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Adventure programming teaches 21st century skills
Michael Everson and Steve Cureton learn orienteering the old fashioned way – with compass and map and without GPS. (Photo by Kristen Tyler)
Tom Thibeau walks the tight rope with spotting from Tom Prendergast, Devon Hamel and Brent Houghton. (Photo by Kristen Tyler)
“The Wall” teaches teamwork and cooperation. The objective is for every member of the class to get up and over the wall. Andrea Benya and Hannah LaPointe pull Heather Theraiult up and over. (Photo by Kristen Tyler)
RUMFORD -- Imagine the skills that workers will need to succeed in the 21st century. Critical thinking and problem solving, creativity, communication, collaboration and leadership are just a few. Now imagine how budget-strapped schools will need to develop ways to teach these skills.
Mountain Valley High School teacher Kristin Tyler incorporated these skills in a physical education class called adventure programming.
The class uses a ropes course to teach many life skills including teamwork, trust, communication and problem solving. During cold weather, the class moves inside to a climbing wall in Puiia gymnasium. They also participate in non-traditional sports like roller hockey.
So does it work? According to Senior Hannah LaPointe, it does! “The purpose of one of the activities was to get everyone over the wall. We lifted people up and pulled them over. It’s meant to be hard – a team-building activity. We learned how to work with other people.”
“When we read the syllabus at the beginning of class, it told us the class was to teach us how to trust fellow classmates and overcome fears,” explained Junior Matthew Hosie.
Junior Adam Volkernick described how trust was built between climbers and their belay partners. Belaying is a process to protect a climber from falling using a rope to hold the weight of the climber and arrest the fall.
Hosie added, “We had a few classmates who didn’t like heights. We eventually got them to the top of the course because they trusted us to belay them.”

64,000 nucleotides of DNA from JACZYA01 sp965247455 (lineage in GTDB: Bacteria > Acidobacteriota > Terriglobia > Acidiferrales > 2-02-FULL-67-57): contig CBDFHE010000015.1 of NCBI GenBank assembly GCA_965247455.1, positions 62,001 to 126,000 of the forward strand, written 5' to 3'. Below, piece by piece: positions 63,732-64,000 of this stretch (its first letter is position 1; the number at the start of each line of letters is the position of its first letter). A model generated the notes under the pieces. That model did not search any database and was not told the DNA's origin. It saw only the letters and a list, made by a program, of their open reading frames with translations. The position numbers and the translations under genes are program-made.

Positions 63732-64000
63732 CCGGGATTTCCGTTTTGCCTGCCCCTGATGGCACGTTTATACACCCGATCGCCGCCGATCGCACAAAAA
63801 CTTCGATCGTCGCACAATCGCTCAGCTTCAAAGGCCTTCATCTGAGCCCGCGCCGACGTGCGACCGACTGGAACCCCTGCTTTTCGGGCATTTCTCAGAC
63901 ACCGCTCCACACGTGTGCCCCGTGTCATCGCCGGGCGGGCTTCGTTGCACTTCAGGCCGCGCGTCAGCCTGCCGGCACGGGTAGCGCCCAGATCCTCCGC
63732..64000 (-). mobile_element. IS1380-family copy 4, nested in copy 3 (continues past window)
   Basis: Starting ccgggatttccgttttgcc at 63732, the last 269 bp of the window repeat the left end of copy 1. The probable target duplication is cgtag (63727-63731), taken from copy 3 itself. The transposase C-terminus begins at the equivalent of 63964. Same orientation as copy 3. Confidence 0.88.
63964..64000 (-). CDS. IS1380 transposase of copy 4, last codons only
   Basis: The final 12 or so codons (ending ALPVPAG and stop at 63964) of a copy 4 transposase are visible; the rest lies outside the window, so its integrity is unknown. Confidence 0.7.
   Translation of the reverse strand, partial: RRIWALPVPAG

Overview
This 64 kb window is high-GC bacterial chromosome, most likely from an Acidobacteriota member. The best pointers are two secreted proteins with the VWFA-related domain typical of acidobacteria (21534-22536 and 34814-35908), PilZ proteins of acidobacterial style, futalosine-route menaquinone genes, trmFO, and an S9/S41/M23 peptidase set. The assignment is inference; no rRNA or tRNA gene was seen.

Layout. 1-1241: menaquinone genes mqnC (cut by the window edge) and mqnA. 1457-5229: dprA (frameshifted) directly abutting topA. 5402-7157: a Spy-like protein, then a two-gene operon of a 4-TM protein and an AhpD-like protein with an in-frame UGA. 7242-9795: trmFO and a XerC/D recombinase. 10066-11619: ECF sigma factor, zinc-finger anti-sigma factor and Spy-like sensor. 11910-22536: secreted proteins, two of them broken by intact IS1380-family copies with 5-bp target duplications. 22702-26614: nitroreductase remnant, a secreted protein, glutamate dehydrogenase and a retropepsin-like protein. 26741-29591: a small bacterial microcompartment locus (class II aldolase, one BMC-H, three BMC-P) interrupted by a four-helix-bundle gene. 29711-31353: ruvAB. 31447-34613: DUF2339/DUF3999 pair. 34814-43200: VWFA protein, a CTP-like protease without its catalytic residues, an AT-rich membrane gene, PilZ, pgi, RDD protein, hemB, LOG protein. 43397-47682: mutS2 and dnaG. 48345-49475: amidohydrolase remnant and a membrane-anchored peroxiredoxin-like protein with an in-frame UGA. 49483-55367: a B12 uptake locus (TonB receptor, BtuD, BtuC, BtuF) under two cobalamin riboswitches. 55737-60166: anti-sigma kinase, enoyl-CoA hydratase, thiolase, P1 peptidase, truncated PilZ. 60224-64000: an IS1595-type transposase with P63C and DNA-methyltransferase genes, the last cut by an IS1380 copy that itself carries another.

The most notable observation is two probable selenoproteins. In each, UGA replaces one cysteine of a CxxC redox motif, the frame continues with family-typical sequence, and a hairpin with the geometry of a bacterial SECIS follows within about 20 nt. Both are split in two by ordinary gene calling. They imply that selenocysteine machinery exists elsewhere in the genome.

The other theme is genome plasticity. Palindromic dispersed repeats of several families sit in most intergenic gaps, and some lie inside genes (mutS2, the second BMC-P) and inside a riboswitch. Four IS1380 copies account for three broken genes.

“Problem solving is a huge factor with that course. You try to go as fast as you can or try to figure out how to get everyone to a point. You have to figure your way around obstacles. I thought it was a brainteaser at times,” Volkernick recalled.
Adventure programming students see the connection between skills learned on the ropes course and skills they will need to be successful in life.
Volkernick said, “Cooperation is a key skill that I can use in later life. Cooperation may be important in a job, for example. During the ropes course, we needed everyone on the team to try their best to succeed in the activity. We learned to cooperate and motivate each other.”
“Team work and communications were the big things that I could use in later life. You also have to trust people,” concluded Hosie.
Senior Delaney Paterson recalled, “The class taught me to work with other people. There are some activities that you simply can’t do alone. I learned to solve problems in different ways. Also trust helps the group to do things that might be scary. All are lessons I could use in later life.”
For budget-conscious taxpayers, the equipment to teach these 21st century skills initially cost the school district nothing! “The installation of the Challenge Course was made possible through the Carol M. White PEP Grant that the district had received,” explained Tyler. “The climbing wall and indoor elements were installed with the first grant. The outside challenge course was installed with the second grant. In all there are 10 low team/trust building elements and 12 high challenge elements.”
Unfortunately, due to staffing cuts to reduce the school budget, adventure programming may no longer be offered at MVHS. “It has been a pleasure over the last 10 years to grow our physical education program to motivate students to participate,” explained Matt Gilbert, “but we may not be able to sustain the staffing to keep it going.”